The 1948 Universal Declaration of Human Rights was drafted by representatives with different legal and cultural backgrounds from all regions of the world and set out international norms for fundamental human rights to be universally protected. But according to the Cairo Declaration on Human Rights in Islam, signed in 1990 by more than fifty Muslim countries, sharia is the supreme arbiter of rights and freedoms in Islam because “fundamental rights and freedoms according to Islam are an integral part of the Islamic religion and that no one shall have the right as a matter of principle to abolish them either in whole or in part or to violate or ignore them in as much as they are binding divine command.”

    Crimes, punishments, the assuming of public office, and all rights and freedoms
    stipulated in the Cairo Declaration on Human Rights in Islam are subject to the divine dictates of sharia, which is held to be superior to man-made laws.

    Here are examples from the Cairo Declaration on Human Rights in Islam:
    ARTICLE 19: (d) 
    There shall be no crime or punishment except as provided for in the Shari’ah.
    ARTICLE 23 (b):
    Everyone…shall also have the right to assume public office in accordance with the provisions of Shari’ah.
    ARTICLE 24: All the rights and freedoms stipulated in this Declaration are subject to the Islamic Shari’ah.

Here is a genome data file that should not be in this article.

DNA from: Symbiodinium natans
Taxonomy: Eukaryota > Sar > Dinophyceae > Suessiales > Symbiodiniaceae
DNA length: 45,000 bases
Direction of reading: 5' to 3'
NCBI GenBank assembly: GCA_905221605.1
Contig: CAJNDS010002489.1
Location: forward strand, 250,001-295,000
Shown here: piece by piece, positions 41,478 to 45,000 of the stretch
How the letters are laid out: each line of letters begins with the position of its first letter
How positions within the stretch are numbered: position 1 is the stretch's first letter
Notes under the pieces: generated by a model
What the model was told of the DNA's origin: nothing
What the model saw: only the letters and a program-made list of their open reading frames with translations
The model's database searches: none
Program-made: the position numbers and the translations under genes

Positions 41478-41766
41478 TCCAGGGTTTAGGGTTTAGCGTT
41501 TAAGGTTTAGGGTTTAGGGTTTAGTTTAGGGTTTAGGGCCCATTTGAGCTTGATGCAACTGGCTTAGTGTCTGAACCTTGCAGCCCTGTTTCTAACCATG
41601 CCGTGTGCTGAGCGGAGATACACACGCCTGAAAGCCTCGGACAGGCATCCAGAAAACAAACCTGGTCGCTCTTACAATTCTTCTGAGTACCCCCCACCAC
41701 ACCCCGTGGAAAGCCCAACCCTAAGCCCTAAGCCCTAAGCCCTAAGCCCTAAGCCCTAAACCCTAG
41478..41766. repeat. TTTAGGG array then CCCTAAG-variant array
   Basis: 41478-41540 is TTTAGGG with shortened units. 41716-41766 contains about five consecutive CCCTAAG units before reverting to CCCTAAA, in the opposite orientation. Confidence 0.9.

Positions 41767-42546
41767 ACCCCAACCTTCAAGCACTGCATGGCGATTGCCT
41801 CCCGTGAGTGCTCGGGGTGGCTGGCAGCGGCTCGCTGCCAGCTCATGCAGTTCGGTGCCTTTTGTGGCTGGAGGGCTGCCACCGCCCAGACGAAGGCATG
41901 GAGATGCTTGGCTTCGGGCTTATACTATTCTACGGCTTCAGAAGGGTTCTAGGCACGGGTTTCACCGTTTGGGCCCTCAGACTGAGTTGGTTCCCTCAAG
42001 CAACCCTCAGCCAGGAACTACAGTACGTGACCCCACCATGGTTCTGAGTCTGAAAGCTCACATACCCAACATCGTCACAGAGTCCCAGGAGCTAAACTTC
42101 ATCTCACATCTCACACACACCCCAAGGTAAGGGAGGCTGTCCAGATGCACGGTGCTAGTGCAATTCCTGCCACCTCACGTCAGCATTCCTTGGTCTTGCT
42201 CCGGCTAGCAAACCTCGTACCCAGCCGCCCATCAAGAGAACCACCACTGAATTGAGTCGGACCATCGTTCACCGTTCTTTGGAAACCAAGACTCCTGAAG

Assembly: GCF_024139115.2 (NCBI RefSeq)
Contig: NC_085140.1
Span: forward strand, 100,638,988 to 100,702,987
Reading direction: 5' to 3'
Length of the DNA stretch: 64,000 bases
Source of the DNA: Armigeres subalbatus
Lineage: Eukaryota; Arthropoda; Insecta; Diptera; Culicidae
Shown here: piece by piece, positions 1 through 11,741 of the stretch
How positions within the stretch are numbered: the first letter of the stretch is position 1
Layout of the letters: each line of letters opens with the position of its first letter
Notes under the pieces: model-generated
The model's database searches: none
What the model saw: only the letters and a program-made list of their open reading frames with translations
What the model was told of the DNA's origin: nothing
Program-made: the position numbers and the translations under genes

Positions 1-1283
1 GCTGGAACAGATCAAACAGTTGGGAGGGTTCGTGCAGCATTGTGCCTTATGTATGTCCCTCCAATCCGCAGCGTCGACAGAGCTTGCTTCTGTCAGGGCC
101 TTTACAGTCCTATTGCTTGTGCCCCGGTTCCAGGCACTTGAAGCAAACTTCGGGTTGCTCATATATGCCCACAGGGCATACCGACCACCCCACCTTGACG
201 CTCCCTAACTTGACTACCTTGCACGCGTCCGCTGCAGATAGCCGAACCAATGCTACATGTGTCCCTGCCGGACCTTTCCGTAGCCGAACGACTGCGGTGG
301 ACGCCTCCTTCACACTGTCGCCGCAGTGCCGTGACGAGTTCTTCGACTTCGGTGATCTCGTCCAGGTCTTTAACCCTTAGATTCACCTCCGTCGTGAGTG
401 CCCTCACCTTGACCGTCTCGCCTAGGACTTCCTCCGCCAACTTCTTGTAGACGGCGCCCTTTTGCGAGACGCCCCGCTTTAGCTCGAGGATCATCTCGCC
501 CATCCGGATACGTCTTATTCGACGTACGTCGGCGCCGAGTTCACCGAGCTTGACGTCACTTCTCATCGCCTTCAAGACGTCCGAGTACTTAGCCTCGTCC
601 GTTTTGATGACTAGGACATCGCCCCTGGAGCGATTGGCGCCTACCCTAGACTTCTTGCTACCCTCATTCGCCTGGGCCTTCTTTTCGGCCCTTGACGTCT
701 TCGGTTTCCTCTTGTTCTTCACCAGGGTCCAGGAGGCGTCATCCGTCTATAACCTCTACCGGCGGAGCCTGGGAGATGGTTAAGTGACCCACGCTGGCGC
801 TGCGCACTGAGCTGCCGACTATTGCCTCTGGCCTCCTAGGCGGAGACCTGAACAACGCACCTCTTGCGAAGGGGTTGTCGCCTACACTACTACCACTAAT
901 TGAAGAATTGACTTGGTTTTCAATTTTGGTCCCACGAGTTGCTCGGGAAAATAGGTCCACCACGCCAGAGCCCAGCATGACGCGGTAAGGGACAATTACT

ARTICLE 25: The Islamic Shari’ah is the only source of reference for the explanation or clarification of any of the articles of this Declaration.

    The March Against Shariah was misleadingly characterized as “anti-Muslim bigotry.”  If Muslims living in Western nation feel that Islamic sharia supercedes human rights determined by international norms, and insist that Western nations with Muslim populations accede to a dual legal system, then Western nations potentially face politically disastrous consequences. 

    The Islamic Kingdom of Saudi Arabia and the Islamic Republic of Iran have chosen sharia over the protection of human rights defined in the 1948 Universal Declaration. However it is absolutely essential and in no way “Islamophobic ” for Western nations to require all their citizens to abide by man-made, constitutionally-based laws that do not admit the supremacy of sharia or any other religious basis for ultimate authority. 

    Texas Governor Greg Abbott is leading the way, recently signed into law House Bill 45, known as “American Laws for American Courts.” It prohibits the use of any foreign law in the state’s courts, specifically in family cases that involve marriage or parent-child relationship matters. 

    Under no circumstances can we allow the concept of equal rights for all Americans to be undermined.

    • joopklepzeiker Says:

      quote : Under no circumstances can we allow the concept of equal rights for all Americans to be undermined.

      Can not agree more , but is it not already happening , losing equal rights ?

  2. Richard D. Wilkins Says:

    Sharia law, to its shame, may permit wife-beating but it surely doesn’t positively mandate that. As such, Australian laws against domestic violence, expressive of societal disdain, must be enforced. There obviously can be instances where domestic legislation may improperly impinge on deeply held religious beliefs and practices, but this certainly could not be considered one of them.